Viruses are created in their fully-formed state and do not grow. But one thing has been bugging me lately: can a virus be deformed, e.g. in order to fit into an opening slightly smaller than itself? Say you were to apply a force to the virus perpendicular to the smaller hole; would the virus merely break, or is it possible for it to deform and retain its structure on the other side?
Most viruses of human concern are "enveloped", that is, they are surrounded by a lipid membrane. This membrane is usually what determines the shape of the outer layer, and is intrinsically flexible, so most human viruses would be able to deform a bit to fit through a hole. Additionally, the size of individual enveloped virus particles tends to vary quite a bit as seen in this image from a previous answer:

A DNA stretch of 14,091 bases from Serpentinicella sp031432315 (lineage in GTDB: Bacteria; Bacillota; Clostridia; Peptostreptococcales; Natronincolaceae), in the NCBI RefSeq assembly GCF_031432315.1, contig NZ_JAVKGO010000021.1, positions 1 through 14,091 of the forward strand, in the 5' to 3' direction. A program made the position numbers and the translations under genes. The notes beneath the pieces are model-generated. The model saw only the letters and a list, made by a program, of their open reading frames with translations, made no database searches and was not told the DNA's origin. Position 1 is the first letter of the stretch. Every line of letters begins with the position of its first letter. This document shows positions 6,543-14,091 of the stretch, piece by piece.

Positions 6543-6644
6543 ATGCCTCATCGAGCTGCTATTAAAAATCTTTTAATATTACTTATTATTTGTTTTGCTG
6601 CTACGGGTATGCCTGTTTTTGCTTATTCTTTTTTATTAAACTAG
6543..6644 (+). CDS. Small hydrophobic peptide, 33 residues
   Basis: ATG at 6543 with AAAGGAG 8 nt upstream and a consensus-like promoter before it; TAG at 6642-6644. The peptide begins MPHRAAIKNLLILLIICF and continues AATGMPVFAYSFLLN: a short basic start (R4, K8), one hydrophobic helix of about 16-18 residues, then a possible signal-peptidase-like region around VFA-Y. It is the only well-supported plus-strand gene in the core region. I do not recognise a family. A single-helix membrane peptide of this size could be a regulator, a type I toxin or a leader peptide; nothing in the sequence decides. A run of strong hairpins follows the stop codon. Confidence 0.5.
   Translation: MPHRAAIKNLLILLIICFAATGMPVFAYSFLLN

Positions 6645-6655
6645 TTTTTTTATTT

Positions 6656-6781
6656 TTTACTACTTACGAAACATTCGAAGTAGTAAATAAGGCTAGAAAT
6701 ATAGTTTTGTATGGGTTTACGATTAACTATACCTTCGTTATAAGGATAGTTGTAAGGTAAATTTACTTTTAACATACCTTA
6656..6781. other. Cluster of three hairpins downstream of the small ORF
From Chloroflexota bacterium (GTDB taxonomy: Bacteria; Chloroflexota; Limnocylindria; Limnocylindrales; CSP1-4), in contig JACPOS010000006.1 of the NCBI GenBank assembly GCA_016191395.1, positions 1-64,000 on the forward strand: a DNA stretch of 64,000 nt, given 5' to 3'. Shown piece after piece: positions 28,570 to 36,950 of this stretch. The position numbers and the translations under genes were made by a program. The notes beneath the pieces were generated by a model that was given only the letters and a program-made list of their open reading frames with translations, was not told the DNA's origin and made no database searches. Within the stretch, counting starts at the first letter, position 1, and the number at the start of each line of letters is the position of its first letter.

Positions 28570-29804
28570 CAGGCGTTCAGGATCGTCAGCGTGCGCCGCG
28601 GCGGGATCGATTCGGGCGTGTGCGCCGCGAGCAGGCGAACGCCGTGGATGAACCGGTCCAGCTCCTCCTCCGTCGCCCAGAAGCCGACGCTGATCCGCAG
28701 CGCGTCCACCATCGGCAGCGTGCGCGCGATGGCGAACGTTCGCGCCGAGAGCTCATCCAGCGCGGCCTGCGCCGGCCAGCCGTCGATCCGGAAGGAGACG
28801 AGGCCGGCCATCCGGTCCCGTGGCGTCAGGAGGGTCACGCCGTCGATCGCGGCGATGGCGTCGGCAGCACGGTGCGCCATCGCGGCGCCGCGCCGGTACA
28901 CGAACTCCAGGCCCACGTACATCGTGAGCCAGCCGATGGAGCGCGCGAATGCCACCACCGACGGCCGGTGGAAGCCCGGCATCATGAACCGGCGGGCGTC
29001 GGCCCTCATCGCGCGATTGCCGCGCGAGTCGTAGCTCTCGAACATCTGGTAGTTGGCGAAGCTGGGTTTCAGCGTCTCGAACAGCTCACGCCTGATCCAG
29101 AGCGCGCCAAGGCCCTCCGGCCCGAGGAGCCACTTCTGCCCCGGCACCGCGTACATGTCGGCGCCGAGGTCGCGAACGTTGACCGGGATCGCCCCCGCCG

You can also see that biologically active proteins stick out of the membrane. These are likely to break off if the virion experiences any significant forces. My experience with coronaviruses has been that even relatively mild purification procedures remove the spikes from most particles, let alone forcing them to deform through a hole. So, while they might pass through a small hole without rupturing, it's likely their ability to infect cells would be greatly reduced.
In the case of non-enveloped viruses such as adenoviruses or picornaviruses, their outer layer is composed of many copies of a "capsid protein", linked together according to quasi-equivalence. The capsid proteins need to join together over a range of angles, so they should be able to tolerate some flexing. Again, though, any extra proteins that stick out for biological functions (such as the adenovirus' fibers) will likely be damaged or detached, which would remove the virus' ability to infect cells.